Meet the Founder of Nautilus Aggregates: Andrew Castrodale

  Each month, Capitol Post interviews a veteran-owned business to hear the good, the bad, and the ugly on creating a sustainable and scalable business. This month, we spoke with Andrew Castrodale, BLDC Spring ’16 Cohort Member, and Founder of Nautilus Aggregates, a startup  focused on reinventing concrete to enable sustainable, affordable infrastructure.   Name: Andrew…

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Castrodale Head Shot

Each month, Capitol Post interviews a veteran-owned business to hear the good, the bad, and the ugly on creating a sustainable and scalable business. This month, we spoke with Andrew Castrodale, BLDC Spring ’16 Cohort Member, and Founder of Nautilus Aggregates, a startup  focused on reinventing concrete to enable sustainable, affordable infrastructure.

Name: Andrew Castrodale

Where did you grow up? Concord, NC

School(s): Concord High School, University of North Carolina at Chapel Hill

Military Branch & Specialty: US Navy Submarine Officer (LT/O3)

Favorite DC-Area Restaurant:  Il Porto in Old Town

Favorite Local Activity: Running the monuments on the National Mall

Go-To Pump Up Music: Dance the Night Away by Van Halen… Close second to the opening scene of the movie Patton with George C. Scott 

Strongest-Aligned Archetype: Explorer or Hero – tough call

Tell Us About Your Family: Wife Page and two boys, Jack (4) and Lincoln (2). Page owns a business in Old town called Curated and Jack and Lincoln like to chase things.

Little Known Fact About You: I’d like to run for office one day.

Brief Business Description: Nautilus Aggregates will manufacture lightweight aggregate for concrete using a new process that will be more energy efficient and versatile than the existing process. The new process will allow waste product from quarries and mines to be used as the raw material.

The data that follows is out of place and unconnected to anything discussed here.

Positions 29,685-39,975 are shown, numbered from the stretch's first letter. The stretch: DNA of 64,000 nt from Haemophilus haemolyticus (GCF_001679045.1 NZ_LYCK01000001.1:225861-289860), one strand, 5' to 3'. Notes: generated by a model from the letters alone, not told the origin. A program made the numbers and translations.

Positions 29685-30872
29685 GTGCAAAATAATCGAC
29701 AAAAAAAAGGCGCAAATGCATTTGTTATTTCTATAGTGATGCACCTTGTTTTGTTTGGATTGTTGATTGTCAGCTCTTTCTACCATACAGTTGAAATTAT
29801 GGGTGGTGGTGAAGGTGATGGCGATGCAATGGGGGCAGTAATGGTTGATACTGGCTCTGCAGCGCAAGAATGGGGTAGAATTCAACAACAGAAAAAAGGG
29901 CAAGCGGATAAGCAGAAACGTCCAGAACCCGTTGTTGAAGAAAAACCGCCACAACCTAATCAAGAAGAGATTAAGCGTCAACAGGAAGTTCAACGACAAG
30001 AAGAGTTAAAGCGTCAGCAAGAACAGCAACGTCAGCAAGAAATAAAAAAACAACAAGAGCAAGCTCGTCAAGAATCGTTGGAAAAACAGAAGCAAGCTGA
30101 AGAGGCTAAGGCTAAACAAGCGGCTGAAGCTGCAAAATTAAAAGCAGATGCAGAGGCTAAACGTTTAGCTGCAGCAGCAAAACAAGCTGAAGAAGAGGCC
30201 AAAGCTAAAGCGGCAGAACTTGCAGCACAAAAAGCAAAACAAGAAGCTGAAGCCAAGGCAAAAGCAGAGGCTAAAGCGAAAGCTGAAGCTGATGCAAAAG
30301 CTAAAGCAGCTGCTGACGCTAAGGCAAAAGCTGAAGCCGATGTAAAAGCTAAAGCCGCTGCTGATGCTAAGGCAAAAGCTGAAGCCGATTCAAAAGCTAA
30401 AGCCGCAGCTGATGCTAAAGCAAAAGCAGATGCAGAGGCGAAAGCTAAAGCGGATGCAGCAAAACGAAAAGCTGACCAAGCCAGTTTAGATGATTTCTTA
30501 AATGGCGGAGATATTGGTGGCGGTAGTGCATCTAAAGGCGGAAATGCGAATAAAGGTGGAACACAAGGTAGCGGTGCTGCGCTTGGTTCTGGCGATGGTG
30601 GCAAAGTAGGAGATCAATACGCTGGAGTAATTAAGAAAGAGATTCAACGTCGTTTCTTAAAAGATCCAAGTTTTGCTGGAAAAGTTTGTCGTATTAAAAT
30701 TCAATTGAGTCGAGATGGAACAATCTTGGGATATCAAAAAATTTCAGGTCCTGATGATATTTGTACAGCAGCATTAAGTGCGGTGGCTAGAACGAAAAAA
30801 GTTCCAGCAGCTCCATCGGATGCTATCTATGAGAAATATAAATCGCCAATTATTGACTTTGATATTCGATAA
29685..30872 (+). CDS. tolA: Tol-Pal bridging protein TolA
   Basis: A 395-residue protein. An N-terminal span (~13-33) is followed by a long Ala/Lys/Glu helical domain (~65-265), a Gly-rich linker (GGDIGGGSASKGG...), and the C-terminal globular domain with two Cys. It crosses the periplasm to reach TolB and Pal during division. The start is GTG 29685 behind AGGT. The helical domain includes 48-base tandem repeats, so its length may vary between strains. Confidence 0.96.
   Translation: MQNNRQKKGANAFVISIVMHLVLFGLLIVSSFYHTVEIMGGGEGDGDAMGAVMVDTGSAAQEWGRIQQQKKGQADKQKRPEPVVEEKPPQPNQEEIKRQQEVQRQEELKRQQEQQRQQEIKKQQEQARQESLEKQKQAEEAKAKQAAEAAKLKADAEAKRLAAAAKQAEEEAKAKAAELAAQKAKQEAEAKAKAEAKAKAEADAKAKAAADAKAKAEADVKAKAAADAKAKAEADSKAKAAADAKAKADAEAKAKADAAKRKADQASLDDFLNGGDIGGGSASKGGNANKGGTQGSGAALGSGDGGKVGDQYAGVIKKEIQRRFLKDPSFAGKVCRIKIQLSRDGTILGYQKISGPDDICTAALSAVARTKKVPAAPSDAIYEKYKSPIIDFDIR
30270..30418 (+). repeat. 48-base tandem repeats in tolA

Briefly tell us how you decided to become an entrepreneur: I can’t get this idea out of my head. It will make the world a better place – why would I not?

What is something you learned during your service? How does it benefit your organization today? Knowledge. Know your men and know your equipment. If you don’t, you might be likable and well-intentioned, but society and your employees will not benefit from that alone.

Who has influenced you the most in your career or organization and why? The CO of my ship, USS Springfield, when I was on board. He taught me the value of knowledge, described above, but also that very often the answer to the question is “it depends.” Too often we, especially in the nuclear navy, believe that there is a right and wrong answer in every situation. He saw the gray between the black and white and taught me to do the same.

What have you accomplished that you’re most proud of? Success within the Naval Nuclear Propulsion Program. I was a non-technical major with a 2.9 GPA who had been laid off a year prior to my interview with ADM Donald for admission into the program. I was a fool to think he would even consider me, but somehow I convinced him to take a chance on me.

What’s one piece of advice you would give to another startup or entrepreneur?  I’m not afraid to fail – I’m not afraid to try. Embrace failure as an indicator of your willingness take a risk and the increased likelihood that you’ll succeed next time.

Where would you like to see your organization in ten years?

Lightweight aggregate becomes nearly cost-competitive with normal weight aggregate changing the entire industry ($23B in 2015 in the US alone).

Housing worldwide, especially in poverty-stricken regions, is less expensive, safer, and more durable.

Greenhouse gas emissions reduced

Transportation infrastructure is improved and its cost reduced, reducing cost for government and the burden on the taxpayer

Every employee of the company understands the benefit to society that he provides through the company’s operations.